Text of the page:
Thursday, Dec. 7, 2006
Snowflakes on Falling Leaders: Donald Rumsfeld's last memo enjoyed quite a run, from lead story in Sunday's New York Times and Washington Post to Slate Hot Document to welcome harbinger of a leaky new era. Amid all that attention, one aspect went overlooked: After half a century in the nation's service, Donald Rumsfeld still can't write a memo to save his political life.
Rumsfeld is not alone—for a variety of reasons, most Cabinet memos aren't very good. Cabinet secretaries are busy people, so their memos are often written by committee. A Cabinet member's world revolves around his or her agency; a memo is an attempt to make the president feel the same way. As a result, Cabinet memos are almost always too long. No president could read 20-page memos from two dozen Cabinet members, but the Cabinet churns them out anyway—and the White House staff secretary dutifully boils each down to a one-graph summary.
Two other flaws plague the Cabinet memo genre. First, White House advisers usually have a better idea what the president needs to learn from a memo, because they spend more time with him—and hear back from him whenever their efforts don't measure up. Cabinet members often have to guess what the president knows or thinks and, unless they really screw up, rarely hear an honest appraisal of what he thinks of their work.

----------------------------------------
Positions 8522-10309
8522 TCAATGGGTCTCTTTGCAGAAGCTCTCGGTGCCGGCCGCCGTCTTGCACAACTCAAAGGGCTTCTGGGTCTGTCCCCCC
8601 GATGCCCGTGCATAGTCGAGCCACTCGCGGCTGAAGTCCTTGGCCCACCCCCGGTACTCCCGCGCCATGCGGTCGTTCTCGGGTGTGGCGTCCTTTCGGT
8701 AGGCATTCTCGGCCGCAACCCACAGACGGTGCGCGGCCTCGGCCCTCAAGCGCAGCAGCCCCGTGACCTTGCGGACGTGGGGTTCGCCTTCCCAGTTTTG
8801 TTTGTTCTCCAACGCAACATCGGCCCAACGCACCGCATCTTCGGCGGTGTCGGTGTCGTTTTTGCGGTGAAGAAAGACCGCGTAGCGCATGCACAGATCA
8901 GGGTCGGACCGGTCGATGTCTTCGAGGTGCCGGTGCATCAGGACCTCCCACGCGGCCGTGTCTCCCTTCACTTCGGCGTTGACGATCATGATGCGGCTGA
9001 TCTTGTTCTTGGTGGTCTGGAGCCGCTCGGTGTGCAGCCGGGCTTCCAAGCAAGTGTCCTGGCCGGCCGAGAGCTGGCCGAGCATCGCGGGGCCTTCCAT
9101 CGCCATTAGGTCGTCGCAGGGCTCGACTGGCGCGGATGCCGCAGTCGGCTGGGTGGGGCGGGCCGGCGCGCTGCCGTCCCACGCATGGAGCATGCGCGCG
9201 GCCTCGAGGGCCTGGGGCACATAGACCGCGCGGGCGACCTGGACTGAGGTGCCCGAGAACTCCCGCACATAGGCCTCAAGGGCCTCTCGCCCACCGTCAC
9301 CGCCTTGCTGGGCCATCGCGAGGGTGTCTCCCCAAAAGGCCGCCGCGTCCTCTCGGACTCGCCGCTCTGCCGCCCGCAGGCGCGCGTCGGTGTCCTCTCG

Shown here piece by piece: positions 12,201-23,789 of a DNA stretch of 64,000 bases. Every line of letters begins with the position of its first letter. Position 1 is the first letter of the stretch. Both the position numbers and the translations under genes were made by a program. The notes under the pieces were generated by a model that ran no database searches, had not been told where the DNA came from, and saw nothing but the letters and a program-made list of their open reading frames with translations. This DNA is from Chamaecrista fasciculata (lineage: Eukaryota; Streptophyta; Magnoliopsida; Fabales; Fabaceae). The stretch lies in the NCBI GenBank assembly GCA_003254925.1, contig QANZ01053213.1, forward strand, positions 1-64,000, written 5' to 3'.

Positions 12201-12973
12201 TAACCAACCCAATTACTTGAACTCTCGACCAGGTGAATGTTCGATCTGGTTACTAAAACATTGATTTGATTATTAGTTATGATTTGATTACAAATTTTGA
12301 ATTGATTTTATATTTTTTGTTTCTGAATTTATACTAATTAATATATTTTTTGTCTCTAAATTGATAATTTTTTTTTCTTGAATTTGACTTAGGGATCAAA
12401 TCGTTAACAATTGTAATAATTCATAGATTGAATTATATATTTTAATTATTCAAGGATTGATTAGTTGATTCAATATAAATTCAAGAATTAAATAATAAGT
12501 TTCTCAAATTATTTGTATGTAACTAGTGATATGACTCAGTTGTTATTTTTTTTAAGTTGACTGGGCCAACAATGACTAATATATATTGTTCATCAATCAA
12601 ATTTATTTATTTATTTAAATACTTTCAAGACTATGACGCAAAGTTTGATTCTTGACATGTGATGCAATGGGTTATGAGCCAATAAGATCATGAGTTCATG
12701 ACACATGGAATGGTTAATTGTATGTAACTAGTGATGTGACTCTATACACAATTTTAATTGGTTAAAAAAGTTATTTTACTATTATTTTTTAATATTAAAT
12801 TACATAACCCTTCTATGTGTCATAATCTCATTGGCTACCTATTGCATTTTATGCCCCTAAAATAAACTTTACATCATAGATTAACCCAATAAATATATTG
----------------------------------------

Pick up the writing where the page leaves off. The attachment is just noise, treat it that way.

Second, White House advisers can afford to be candid. Their advice is privileged, they can't be hauled before Congress to testify about it, and internal presidential memos rarely leak unless the White House does so on purpose. A presidential memo from a Cabinet member is privileged, but an agency's internal memos are less protected. At a more basic level, the White House hates Cabinet memos because they are usually unsolicited and always a risk to leak. That's a deadly combination, and not unrelated: the less the White House wants a memo in the first place, the greater the chance they'll see it on the front page.
Aside from the leak, Rumsfeld avoided some of these problems. His memo is short, and written in his own pull-up-your-socks tone of voice. But it's still a lousy memo, and a telling one. If, as the Duke of Wellington once said, the battle of Waterloo was won on the playing fields of Eton, the war in Iraq may have been lost on the memo pads of the Pentagon.
Consider another famous "leaked" Rumsfeld memo, which made headlines in October 2003. That memo didn't exactly sneak out the secretary's door; as USA Today reported, Rumsfeld sent it to top defense officials and handed it to congressmen. In the span of 13 paragraphs, the memo asked 16 often-unrelated questions, including this impenetrable gem: "Have we fashioned the right mix of rewards, amnesty, protection and confidence in the US?" I don't begin to understand the question, but I'm pretty sure the answer is "no."
"Memos have one purpose in life," according to the award-winning Online Writing Lab at Purdue University, "Memos solve problems."
As a former White House chief of staff, Rumsfeld should know that most basic of rules. Presidents don't read memos for pleasure; for that, they have Albert Camus. A memo reaches the president only when the stakes are high, the choices are difficult, and all other means of resolution have failed.
That makes Iraq a good topic for writing the president. But the Rumsfeld memo doesn't do the one thing a presidential memo is supposed to do—help the Decider decide. Instead, Rumsfeld's "recommendations" are more confusing than the Iraq debate itself.